Oh boy. The idea of meat being grown by a man wearing blue latex gloves in the Netherlands rather than some 50-year-old man in Nebraska named Jim who enjoys a good, daily animal bloodletting is kind of re-orchestrating my view of the world.

So here's a little background. Basically, our earthly population is growing at a very rapid pace, and our solution, as relatively dumb humans, is to mass produce. In order to bang out the amount of food we think we need (a number we usually grossly overestimate, surprise!), we harvest some of the most malnourished, environmentally unhealthy products we possibly can. Quantity over quality, as the old saying doesn't go. And our food resources can't keep up.

Industrial, conventional methods of producing livestock for consumption are probably some of the most damaging to the world around us. The amount of methane released by animals harvested through conventional methods makes up almost 20 percent of the world's greenhouse gas emissions. In layman's terms, cows have some rank burps and farts -- so rank that they eat away at the atmosphere. Yum. In addition to the fact that we're, for the most part, going about this whole meat thing in the totally wrong way for our planet, we're also currently using 70 percent of our agricultural capacity. All these numbers are kind of depressing me. Moving on.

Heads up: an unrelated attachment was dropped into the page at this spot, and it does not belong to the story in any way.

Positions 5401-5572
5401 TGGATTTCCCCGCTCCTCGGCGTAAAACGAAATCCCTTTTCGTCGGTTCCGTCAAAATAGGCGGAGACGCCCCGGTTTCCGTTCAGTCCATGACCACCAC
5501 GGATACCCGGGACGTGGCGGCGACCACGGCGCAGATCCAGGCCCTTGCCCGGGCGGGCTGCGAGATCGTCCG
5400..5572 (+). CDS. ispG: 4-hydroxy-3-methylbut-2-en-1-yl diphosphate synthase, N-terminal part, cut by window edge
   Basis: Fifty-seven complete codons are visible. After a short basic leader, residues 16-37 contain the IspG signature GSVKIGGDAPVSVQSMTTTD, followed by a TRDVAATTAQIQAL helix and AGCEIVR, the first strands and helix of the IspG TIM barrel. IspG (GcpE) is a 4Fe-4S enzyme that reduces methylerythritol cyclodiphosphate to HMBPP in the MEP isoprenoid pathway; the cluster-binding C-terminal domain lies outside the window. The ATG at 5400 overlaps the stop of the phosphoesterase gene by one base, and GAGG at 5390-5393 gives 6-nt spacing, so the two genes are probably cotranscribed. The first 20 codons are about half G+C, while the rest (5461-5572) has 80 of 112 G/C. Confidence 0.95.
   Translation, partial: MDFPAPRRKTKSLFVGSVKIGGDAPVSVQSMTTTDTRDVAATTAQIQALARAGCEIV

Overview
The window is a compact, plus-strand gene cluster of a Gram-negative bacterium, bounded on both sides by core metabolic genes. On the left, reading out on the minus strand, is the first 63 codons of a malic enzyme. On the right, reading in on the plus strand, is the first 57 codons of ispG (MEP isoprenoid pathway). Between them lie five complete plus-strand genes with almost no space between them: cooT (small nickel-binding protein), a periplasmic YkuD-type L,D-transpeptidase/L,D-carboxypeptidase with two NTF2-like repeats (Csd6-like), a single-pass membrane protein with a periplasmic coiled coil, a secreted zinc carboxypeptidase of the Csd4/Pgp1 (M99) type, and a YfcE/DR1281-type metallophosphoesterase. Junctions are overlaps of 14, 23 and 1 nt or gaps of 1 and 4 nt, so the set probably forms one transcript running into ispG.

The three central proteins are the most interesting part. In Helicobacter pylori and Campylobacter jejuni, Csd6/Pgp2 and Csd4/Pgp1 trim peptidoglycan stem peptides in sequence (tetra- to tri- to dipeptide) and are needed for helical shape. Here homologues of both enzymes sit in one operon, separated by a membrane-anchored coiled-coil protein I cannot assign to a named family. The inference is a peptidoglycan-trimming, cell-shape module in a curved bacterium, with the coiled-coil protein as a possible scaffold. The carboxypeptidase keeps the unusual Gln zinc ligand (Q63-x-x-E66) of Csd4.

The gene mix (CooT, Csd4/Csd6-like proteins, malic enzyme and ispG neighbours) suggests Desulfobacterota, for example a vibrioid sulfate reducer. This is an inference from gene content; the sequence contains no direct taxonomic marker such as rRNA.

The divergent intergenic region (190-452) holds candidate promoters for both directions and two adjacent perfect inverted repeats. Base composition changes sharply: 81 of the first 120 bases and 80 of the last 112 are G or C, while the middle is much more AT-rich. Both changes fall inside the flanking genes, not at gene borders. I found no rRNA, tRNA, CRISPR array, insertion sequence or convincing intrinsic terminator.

So meanwhile in the Netherlands, artificial meat is happening.

Some Dutchie with a butt load of money cares about us having food in 40 years (thanks, person!) and is funding the production of lab-grown meat. It works something like this: scientists extract stem cells from a cow's muscle and then use them to grow a replica of that cow muscle in a laboratory. The pieces of muscle grow between slabs of Velcro (......oh.) and are shocked with an electric current to increase protein production (.....ok.). The hope is that is comes out tasting, feeling, and for all intents and purposes, being, meat. The head honcho of all this, Dr. Mark Post, is working on having a burger for taste test completed by October. A $300,000 burger, mind you.

As a vegetarian who made the decision based on these same environmental principles, I'm inclined to say that maybe this is a good idea, and it's much better than that whole making meat out of poop idea that was floating around. But still, I'm wary of saying I'm on board, what with the price tag, the time element (this meat probably won't be ready for mass production for another 10 to 20 years), and the velcro/electrocution combo.

AND to top it all off, Dr. Post says this, "We could make Panda meat, I'm sure we could."

TOO FAR, DR. POST. TOO. FAR. (via The Guardian)

Would you eat artificial meat?